Antonov then tried to sell the An-70 to Western European countries, but lost the bid to the Airbus A400M project for obvious political reasons, mainly the A400M's EADS company being European based. To make matters worse, the second prototype also crash landed in January 2001 after losing power in two engines on take-off.

In 2002 Russia and Ukraine agreed on a 50-50 risk sharing deal on production, but in 2006 Russia announced its complete withdrawal from the project, leaving the project delayed due to an outstanding Russian debt of 60 million USD. In 2009 Russia paid its debt and resumed cooperation on the An-70.

The type is seeking further international spotlight and sales opportunities with its 2013 Paris Airshow presence, but things didn't go as smoothly as planned. On the first trade day the An-70 almost crashed with the Bourget tower screaming “too low, too low” during a low maneuver.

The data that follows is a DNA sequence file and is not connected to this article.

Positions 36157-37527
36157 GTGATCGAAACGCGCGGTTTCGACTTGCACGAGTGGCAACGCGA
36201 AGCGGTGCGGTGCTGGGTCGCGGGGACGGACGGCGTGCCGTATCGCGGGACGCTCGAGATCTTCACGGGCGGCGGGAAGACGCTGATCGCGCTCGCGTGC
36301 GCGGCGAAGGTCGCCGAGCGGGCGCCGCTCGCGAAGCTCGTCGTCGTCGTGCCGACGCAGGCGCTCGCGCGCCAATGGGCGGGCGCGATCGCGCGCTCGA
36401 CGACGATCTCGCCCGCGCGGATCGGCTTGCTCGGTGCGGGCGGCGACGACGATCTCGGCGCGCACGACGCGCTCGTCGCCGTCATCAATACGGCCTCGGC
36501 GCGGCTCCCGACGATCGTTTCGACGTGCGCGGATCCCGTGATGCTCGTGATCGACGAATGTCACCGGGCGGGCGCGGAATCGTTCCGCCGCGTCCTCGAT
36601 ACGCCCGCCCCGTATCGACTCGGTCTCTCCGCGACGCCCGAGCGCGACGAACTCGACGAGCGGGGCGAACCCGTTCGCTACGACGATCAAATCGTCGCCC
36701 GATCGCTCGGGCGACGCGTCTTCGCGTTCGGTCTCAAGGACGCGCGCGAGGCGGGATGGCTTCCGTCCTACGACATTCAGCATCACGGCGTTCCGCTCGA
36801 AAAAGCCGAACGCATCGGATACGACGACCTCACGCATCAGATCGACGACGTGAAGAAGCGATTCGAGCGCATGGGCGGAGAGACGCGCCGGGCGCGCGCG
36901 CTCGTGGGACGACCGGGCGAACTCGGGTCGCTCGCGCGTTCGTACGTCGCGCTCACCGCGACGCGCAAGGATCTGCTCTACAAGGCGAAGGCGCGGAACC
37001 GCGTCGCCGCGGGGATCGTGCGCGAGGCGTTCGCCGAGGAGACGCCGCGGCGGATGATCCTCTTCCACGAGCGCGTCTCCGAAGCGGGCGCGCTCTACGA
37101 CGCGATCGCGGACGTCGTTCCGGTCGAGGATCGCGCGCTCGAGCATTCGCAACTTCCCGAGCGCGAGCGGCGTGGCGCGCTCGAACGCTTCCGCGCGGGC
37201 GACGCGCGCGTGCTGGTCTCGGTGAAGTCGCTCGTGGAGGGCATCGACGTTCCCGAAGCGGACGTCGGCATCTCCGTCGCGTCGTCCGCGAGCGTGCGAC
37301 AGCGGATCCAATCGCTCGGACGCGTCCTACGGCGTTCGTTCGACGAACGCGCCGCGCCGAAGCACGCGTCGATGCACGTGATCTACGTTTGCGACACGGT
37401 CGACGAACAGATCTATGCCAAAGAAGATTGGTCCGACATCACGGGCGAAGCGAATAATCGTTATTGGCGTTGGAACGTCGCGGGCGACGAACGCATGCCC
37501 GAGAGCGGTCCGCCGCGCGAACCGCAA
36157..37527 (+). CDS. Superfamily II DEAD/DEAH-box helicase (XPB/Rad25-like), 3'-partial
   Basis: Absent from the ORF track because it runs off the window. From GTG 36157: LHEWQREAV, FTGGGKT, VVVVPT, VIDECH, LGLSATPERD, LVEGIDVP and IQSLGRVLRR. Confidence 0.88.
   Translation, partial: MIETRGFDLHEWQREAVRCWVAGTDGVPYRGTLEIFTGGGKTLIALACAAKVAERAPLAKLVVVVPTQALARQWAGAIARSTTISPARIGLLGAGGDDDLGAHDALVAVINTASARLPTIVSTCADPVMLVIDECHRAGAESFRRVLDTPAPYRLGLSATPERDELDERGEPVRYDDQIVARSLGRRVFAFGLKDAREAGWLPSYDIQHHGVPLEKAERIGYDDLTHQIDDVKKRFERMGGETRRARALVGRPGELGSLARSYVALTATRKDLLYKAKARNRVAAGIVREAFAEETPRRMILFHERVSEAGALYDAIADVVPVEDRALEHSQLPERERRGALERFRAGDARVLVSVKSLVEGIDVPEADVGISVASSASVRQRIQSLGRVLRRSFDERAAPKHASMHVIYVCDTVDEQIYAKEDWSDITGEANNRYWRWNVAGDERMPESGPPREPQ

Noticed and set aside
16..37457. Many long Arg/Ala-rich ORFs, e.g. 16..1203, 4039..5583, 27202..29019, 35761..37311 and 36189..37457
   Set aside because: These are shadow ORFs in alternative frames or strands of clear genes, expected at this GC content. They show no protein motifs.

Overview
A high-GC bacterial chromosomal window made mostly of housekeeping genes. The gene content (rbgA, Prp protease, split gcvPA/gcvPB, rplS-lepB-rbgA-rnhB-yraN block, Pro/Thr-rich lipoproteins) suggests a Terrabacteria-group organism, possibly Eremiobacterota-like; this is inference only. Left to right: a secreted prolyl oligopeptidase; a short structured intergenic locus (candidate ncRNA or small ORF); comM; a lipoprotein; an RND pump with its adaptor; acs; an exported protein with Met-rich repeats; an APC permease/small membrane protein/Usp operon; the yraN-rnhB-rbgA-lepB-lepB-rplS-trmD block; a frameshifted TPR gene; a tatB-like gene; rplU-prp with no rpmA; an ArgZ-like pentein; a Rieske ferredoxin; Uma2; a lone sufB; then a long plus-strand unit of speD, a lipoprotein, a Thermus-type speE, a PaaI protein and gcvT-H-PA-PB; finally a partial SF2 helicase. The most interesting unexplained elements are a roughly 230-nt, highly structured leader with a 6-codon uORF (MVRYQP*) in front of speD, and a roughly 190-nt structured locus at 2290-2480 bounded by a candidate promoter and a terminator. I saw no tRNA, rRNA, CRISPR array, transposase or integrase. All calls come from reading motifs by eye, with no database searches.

On the first public display day, the An-70 took off, circled around and then landed immediately. Apparently something was not feeling right with the way the aircraft handled after takeoff.

The Antonov's sales future might not be very bright as it was aiming at countries considering modernizing their military transports but lacking the budget for the C-130J Super Hercules or A400M. However fierce competition is coming from Brazil with the KC-390, Spain with the CASA C-295 and Italy with the Alenia C-27J.

Back to some more relax and nostalgic flying then with displays from both the Fouga Magister and Red Bull's Lockheed P-38 Lightning.